SharePoint has always been a good tool, but like most it's useless if it's not adopted (hello, self service password reset!). You have to lower the barriers to entry for SharePoint use while maintaining a strict security policy. You certainly can't make it so easy to use that your maintenance staff has access to your 10K report document repository.
The trick is SharePoint single sign-on (SSO), no? Users authenticate into AD, get put in some groups, you go through the people picker and give site access to groups and BOOM, you're done. No. You're not done. That works for about one day until users change jobs, you create a site for partners to access, you have a site for ex-employees to transfer their 401K, and so on and so on.
You need to fully integrate SharePoint single sign-on into your role based access control for employees, partners, contractors, alumni, customers, etc. Use varying levels of authentication for each, you are able to offer SSO but utilize roles for what sites each has access to. If the roles are dynamic (and they should be), you never have to touch them again.
But what does this have to do with single sign-on, that sounds like authorization not authentication. Here's the key...each of those types of users (employees, customers, partners, etc) are going to be able to authenticate a different way and have access to the correct sites. We call it adaptive authentication.
For example, a customer can authenticate into SharePoint using their Facebook credentials. By having a SharePoint claims provider (such as EmpowerID), that customer is authenticated and has access to all public information. If the customer wants to view their account information, they will need a higher level of authentication and they will be prompted to verify who they are with their customer credentials or EmpowerID account or even a second factor authentication like an SMS message.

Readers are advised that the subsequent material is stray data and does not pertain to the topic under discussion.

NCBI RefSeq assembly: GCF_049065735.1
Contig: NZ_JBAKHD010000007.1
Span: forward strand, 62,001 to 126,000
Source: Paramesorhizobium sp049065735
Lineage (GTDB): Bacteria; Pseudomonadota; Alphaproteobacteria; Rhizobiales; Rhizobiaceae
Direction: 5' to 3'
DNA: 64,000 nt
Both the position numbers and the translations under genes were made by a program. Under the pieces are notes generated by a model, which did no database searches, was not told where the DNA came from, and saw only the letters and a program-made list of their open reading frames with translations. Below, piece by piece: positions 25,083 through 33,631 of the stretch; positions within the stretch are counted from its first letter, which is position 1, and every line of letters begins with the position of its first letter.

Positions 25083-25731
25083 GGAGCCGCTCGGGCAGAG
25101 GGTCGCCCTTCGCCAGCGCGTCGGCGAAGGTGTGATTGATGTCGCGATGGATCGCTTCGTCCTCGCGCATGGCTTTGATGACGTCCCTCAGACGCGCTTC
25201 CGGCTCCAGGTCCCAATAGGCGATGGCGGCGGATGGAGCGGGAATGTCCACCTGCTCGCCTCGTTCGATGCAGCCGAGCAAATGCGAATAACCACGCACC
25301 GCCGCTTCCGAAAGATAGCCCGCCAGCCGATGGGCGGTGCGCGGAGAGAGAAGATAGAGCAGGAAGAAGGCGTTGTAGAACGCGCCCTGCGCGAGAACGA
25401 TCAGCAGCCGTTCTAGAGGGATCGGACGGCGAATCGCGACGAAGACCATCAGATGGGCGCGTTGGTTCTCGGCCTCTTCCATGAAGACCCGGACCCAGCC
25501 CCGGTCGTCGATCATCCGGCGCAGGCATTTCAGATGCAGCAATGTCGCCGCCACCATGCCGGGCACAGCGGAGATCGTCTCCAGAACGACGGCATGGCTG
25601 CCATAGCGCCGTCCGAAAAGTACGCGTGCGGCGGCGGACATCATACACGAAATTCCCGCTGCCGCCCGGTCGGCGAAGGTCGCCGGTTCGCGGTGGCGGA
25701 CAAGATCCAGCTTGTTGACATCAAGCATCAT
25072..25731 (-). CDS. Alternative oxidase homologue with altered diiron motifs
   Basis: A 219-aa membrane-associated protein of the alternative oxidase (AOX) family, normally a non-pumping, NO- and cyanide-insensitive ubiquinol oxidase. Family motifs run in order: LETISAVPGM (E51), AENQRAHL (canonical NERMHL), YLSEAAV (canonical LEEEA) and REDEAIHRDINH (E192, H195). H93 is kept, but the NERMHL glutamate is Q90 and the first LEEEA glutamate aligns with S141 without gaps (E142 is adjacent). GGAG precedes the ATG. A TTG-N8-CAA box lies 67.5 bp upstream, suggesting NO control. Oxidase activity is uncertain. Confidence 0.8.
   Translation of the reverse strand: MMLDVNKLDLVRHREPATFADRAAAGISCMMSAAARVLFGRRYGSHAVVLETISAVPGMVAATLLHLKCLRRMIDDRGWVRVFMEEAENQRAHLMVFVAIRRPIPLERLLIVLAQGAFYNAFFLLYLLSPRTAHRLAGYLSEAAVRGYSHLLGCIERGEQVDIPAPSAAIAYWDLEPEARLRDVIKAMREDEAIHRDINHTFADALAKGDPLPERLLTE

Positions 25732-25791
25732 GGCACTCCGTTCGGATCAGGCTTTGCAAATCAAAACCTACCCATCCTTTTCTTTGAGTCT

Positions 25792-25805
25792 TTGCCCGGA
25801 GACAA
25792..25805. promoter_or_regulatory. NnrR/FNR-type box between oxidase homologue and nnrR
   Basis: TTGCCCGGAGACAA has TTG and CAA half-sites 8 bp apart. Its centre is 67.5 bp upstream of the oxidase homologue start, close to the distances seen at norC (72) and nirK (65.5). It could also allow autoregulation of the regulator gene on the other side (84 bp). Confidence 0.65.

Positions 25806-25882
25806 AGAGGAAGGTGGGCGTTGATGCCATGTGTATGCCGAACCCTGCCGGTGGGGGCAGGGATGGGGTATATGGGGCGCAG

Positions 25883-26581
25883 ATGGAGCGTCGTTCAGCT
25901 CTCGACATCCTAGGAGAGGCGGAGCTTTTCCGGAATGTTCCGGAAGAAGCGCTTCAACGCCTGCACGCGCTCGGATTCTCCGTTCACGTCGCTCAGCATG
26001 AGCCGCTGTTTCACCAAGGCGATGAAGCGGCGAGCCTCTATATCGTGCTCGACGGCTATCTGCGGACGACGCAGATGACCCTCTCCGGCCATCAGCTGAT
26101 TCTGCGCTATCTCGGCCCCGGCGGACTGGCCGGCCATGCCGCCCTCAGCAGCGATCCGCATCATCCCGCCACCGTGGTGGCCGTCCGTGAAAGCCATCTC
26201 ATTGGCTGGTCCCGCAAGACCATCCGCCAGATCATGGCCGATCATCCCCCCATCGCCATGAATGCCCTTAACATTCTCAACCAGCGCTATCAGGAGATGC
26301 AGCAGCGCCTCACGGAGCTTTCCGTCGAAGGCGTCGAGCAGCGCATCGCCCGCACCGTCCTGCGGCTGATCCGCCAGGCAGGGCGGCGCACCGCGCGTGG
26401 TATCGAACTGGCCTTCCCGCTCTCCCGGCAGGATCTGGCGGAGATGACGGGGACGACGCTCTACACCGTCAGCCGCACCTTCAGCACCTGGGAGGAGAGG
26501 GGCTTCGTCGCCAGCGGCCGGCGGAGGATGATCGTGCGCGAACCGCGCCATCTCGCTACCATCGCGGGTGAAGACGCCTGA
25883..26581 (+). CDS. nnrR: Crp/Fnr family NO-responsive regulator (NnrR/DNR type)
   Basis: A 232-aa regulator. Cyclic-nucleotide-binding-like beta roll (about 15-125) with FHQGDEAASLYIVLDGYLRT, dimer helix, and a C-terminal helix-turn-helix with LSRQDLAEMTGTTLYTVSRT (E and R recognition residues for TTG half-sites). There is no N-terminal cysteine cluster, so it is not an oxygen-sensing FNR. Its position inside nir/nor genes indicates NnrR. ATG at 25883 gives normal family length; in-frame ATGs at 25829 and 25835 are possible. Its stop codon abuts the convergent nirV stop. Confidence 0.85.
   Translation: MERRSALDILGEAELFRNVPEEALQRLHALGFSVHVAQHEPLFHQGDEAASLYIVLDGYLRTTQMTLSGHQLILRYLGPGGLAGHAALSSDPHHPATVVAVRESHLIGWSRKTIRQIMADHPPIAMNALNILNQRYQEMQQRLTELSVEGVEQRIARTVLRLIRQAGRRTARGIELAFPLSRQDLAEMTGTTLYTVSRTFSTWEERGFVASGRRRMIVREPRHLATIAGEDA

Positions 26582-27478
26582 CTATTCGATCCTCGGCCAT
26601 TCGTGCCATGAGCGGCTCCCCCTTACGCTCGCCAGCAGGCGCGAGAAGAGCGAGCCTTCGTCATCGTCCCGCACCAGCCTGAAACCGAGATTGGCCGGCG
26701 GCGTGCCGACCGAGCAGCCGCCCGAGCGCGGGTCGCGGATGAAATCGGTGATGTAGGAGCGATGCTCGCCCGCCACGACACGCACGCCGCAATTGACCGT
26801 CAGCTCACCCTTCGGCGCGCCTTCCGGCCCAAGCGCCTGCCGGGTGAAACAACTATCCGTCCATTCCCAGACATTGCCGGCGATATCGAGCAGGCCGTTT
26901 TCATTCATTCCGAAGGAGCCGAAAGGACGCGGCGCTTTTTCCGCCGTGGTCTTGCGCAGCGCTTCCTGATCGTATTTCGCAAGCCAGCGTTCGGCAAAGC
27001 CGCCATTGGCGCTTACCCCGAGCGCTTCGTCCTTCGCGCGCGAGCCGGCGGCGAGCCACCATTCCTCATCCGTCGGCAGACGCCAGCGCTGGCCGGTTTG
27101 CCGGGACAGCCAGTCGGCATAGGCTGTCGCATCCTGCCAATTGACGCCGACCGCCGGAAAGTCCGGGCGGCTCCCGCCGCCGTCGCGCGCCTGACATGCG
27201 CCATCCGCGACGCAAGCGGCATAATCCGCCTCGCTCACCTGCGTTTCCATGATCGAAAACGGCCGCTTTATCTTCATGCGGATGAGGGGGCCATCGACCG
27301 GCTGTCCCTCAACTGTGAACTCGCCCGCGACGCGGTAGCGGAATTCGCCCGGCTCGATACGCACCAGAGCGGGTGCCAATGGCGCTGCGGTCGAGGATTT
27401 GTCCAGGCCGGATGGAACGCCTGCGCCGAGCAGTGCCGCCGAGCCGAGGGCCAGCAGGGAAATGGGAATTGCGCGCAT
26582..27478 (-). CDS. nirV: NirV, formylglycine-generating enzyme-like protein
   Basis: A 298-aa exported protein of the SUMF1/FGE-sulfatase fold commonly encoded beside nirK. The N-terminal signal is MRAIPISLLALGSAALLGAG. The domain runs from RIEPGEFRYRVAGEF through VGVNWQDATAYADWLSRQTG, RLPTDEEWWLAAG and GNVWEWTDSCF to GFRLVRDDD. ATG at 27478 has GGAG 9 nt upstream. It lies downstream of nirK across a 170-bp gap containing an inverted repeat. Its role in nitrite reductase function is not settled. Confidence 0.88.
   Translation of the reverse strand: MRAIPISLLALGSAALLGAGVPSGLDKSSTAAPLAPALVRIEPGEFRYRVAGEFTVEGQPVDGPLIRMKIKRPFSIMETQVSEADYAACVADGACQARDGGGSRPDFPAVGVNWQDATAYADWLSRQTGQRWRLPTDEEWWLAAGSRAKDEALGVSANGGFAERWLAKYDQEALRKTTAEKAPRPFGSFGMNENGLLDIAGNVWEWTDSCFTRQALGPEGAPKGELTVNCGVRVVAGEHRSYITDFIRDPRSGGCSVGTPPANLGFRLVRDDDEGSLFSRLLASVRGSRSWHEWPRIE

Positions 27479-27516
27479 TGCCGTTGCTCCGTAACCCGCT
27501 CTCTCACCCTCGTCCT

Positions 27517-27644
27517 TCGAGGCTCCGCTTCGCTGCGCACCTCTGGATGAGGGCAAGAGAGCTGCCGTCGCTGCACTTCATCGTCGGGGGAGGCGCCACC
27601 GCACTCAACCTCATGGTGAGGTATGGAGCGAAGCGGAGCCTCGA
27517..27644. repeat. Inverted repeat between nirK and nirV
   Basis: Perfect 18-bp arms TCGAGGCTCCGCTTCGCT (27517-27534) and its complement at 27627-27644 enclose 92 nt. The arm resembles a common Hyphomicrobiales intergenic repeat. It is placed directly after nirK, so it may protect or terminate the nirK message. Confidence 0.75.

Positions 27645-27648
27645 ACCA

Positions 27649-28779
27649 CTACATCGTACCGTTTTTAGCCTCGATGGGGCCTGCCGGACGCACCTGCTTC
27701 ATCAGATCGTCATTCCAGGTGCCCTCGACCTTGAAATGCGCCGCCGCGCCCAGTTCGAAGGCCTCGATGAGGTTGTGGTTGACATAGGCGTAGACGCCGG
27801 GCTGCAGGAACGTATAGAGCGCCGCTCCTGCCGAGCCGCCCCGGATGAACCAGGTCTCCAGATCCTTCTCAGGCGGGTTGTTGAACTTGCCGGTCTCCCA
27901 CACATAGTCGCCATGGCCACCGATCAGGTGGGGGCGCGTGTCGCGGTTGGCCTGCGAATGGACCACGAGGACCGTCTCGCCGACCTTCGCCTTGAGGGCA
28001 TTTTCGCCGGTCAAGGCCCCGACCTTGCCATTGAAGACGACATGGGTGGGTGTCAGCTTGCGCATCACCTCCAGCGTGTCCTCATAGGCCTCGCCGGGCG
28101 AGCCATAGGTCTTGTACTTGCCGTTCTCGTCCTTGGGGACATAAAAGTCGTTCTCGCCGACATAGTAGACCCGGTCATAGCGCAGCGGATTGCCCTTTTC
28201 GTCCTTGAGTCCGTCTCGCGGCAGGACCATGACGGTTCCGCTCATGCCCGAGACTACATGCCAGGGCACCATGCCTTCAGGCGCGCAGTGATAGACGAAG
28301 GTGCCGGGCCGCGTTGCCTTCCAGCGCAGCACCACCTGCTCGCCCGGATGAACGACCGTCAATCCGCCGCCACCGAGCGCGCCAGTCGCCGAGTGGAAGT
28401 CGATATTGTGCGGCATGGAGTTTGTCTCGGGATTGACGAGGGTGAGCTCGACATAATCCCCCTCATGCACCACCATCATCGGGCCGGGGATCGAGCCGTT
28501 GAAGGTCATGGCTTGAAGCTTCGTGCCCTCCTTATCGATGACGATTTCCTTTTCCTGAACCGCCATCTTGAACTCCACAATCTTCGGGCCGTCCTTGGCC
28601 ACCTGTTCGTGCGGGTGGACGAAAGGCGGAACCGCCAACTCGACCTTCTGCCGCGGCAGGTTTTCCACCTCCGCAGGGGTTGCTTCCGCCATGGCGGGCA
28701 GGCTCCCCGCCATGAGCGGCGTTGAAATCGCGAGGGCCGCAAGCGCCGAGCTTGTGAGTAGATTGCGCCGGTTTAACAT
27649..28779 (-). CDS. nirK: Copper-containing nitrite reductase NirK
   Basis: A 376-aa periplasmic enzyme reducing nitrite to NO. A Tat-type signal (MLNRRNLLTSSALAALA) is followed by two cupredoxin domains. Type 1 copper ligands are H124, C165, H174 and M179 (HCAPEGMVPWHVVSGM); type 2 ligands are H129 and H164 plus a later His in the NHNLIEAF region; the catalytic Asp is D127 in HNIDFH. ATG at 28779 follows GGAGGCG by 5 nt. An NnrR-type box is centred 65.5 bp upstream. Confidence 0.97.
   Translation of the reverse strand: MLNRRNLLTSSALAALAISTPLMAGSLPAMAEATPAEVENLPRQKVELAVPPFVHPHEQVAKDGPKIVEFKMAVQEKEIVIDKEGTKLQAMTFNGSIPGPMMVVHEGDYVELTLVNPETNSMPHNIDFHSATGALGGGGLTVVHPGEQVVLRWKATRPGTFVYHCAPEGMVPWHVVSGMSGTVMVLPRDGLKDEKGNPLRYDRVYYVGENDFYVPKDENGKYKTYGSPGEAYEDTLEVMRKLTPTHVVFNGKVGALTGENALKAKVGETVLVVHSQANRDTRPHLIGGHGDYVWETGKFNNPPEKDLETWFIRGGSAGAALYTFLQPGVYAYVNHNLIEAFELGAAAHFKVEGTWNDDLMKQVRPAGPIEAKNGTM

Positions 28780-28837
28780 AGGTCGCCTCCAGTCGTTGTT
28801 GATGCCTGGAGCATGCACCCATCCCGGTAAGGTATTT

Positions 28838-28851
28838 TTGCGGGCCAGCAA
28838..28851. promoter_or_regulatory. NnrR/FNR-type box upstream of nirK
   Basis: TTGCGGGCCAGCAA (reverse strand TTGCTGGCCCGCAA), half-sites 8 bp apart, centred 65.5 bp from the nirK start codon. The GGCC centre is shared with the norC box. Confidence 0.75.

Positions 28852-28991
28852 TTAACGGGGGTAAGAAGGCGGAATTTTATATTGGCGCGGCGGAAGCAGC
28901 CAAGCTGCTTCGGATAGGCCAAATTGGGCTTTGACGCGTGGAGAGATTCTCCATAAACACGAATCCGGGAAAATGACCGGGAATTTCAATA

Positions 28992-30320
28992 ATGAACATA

The same thing happens with your employees. The user logs in with their EmpowerID credentials and has access based on their role. But we also bump up the authentication level and require an RSA token or biometric authentication when they try to access the company financials.
All of your users can access what they are supposed to with one set of credentials and they don't even need to have an Active Directory account to make it work. BUT you are also able to selectively heighten authentication policy based on the role and site being accessed. It's not a matter of just being a member of a certain group, it goes much beyond that all the while reducing barriers to entry for your users and keeping your security policy appropriately strict.
Take a look at what EmpowerID just did for a large healthcare portal with over 150,000 users authenticating to the portal via SAML, WS-Trust, WS-Federation and OAuth-based technologies from over a thousand different healthcare groups.